health

Saunas For Detoxing The Body And Upgrading Your Health



Things first began to get really hot and sweaty in Finland thousands of years ago…but these days the practice of using saunas for detoxing the body has hit whole new levels.

Lady Gaga, Gwyneth Paltrow, and even the Duchess of Sussex Meghan Markle rave about the cleansing effects of sauna use and how it’s a huge part of their health and wellbeing routine.

Meghan is known to be a bit of a health nut and in an interview in 2015 she said she takes an infrared sauna once a week to “sweat out all the toxins”.

In this article, we’re going to share how sweating it out in the sauna frequently could potentially extend your lifespan, along with details of how effective it is for detoxing the body. (And you know we’re big fans of all things detox/cleansing around here at PRESS).

We’ll also cover the difference between traditional saunas and more modern infrared saunas, which are becoming increasingly popular.

Let’s get into it.

It all began in Finland long before Jesus was strolling around on earth, and the earliest sauna was dug into an embankment in the earth. Later saunas were built above ground with wooden logs, and the rocks were heated in a stove to heat the room.

These days, the Scandinavian tradition of sauna is used in cultures all over the world – and there are countless scientific studies proving the huge health benefits of exposing yourself to the heat and sweating.

Saunas For Detox: The Science Says It All

You know those Finnish folk who are fond of a sauna or two? Well, back in the 1980s they kickstarted the biggest study ever done on sauna use for health.

Scientists from the University of Eastern Finland carried out detailed research on the health benefits of saunas, tracking 2,300 middle-aged men for an average of 20 years.

Their conclusion: frequent visits to the sauna increases your chances of living longer, and decreases your risk of cardiovascular disease and stroke.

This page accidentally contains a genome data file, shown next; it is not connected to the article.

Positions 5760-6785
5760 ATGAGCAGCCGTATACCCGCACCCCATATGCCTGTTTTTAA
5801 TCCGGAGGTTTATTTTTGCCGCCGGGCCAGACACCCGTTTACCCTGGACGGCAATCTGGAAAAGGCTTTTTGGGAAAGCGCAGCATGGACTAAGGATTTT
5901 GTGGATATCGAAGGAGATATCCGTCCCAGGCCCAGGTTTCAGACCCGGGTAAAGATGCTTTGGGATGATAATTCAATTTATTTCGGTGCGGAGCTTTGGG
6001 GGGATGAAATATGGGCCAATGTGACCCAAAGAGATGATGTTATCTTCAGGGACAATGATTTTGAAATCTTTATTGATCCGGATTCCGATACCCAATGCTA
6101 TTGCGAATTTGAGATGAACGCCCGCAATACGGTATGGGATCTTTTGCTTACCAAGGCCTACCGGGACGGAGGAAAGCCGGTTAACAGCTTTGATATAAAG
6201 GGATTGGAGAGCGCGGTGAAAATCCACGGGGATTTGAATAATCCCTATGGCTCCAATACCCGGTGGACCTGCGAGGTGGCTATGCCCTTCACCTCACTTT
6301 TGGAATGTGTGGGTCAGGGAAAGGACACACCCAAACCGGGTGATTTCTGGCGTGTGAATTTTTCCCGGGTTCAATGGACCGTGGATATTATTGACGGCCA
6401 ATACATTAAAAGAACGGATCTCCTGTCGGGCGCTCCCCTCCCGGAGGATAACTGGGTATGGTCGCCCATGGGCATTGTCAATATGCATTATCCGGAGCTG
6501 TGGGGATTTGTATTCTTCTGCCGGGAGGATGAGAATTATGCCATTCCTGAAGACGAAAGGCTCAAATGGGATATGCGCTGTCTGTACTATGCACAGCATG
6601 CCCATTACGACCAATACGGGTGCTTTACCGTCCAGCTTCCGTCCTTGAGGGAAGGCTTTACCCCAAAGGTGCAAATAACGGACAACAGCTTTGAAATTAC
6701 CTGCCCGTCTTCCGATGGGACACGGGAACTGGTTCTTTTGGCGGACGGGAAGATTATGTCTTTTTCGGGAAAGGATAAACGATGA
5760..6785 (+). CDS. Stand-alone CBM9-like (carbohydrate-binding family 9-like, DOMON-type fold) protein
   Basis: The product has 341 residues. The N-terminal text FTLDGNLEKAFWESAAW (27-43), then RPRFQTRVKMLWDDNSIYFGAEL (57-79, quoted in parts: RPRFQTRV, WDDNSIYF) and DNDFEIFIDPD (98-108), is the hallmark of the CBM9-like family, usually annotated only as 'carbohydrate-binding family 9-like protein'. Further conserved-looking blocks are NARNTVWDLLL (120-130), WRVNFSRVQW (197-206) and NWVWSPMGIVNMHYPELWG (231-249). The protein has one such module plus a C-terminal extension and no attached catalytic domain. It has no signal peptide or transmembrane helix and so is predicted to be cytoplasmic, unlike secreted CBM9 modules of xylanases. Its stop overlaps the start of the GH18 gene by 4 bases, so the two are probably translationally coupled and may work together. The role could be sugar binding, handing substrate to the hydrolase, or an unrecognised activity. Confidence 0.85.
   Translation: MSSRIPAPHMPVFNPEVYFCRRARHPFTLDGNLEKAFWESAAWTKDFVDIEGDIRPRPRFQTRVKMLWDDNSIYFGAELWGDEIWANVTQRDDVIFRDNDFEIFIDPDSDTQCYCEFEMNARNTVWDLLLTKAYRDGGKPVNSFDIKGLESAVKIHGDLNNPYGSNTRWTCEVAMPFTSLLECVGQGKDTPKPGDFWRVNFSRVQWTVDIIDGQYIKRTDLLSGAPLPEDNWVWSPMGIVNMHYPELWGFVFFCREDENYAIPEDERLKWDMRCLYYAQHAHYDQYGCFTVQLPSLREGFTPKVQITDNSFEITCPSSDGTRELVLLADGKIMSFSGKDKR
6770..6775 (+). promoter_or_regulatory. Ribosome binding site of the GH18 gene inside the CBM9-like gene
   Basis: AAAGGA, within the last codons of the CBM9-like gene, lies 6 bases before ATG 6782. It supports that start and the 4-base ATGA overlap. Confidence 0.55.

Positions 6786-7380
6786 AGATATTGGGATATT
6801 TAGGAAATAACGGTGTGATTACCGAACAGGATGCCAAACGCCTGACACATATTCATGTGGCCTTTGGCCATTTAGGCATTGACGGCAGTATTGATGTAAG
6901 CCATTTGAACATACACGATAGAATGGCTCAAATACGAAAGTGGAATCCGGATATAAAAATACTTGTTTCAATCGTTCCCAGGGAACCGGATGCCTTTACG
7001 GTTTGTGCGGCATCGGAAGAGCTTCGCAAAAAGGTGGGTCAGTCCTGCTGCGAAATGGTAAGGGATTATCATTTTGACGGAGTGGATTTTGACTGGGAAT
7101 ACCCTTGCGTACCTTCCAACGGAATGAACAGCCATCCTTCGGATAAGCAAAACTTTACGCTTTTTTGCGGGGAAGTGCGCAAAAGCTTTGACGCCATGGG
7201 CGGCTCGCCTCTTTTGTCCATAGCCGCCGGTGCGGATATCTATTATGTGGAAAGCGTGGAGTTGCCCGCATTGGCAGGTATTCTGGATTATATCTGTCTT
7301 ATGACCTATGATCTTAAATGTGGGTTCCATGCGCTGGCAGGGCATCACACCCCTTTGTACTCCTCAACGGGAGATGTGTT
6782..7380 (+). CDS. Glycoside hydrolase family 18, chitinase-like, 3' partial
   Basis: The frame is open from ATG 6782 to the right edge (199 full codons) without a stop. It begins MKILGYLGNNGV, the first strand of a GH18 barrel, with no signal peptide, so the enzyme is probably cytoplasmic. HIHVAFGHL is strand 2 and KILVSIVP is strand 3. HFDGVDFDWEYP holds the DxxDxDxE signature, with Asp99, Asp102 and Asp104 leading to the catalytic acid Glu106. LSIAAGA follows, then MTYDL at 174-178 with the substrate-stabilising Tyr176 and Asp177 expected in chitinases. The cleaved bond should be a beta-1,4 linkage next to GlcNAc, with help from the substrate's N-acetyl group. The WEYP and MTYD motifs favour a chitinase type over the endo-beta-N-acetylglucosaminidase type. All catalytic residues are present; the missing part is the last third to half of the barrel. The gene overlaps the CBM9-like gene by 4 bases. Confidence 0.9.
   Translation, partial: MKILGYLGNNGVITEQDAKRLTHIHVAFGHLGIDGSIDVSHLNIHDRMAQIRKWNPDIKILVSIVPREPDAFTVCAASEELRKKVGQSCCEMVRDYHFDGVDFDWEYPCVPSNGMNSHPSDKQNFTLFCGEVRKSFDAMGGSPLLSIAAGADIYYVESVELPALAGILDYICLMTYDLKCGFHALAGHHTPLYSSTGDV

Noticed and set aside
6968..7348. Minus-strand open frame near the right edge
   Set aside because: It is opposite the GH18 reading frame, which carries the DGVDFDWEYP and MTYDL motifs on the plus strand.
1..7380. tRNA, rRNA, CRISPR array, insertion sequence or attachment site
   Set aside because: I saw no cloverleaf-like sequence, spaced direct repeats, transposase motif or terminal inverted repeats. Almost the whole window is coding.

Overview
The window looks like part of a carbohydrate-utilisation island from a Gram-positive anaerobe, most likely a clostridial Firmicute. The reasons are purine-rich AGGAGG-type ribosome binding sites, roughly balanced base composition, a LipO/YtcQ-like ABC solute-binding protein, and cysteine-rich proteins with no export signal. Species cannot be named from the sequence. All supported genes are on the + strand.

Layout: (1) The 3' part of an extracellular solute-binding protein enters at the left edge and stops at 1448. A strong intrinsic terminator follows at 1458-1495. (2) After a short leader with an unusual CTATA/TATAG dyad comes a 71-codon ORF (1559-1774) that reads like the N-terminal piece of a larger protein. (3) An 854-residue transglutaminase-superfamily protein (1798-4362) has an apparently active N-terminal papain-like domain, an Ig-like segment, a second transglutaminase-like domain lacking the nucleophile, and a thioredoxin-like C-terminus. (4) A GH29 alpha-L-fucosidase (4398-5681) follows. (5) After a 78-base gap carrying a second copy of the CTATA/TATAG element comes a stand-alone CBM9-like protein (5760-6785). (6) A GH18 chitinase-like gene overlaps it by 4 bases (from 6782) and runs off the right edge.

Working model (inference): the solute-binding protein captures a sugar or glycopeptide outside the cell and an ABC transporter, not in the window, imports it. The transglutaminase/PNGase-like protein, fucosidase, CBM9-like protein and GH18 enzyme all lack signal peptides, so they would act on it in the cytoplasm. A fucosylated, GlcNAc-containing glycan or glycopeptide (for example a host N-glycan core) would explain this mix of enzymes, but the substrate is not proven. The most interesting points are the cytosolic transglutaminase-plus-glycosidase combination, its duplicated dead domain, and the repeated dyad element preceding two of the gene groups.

But beyond the nice upside of delaying your funeral by a year or 10, there’s even more to gain from this sweaty practice.

Much research has been done since then on the health benefits associated with sauna use, with experts saying it also helps to grow new brain cells, reduces stress and anxiety, boosts the immune system, and slows down aging. 

This is partly because it’s one of the safest, fastest, and most effective ways to force toxins out of the body. 

Our adipose (fat) tissues store everything from mercury and lead to chemicals from pharmaceutical and illicit drugs. Cocaine and heroin have been found in even greater amounts in fat tissues than in the blood of people who have died from drug-related deaths. 

This is our body’s inner intelligence protecting us. It dumps all sorts of harmful substances in our fat cells to protect vital organs, particularly when the liver is already working overtime to neutralise numerous other invaders.

Countless studies have been done over the past five decades looking at the effectiveness of saunas for flushing stubborn toxins out of our body’s fat cells.  

Environmental toxins that are everywhere in our 21st century world are toxic heavy metals, which can accumulate in the body and negatively affect the functioning of the brain, kidneys, liver, digestive system, reproductive organs, and hinder the immune system.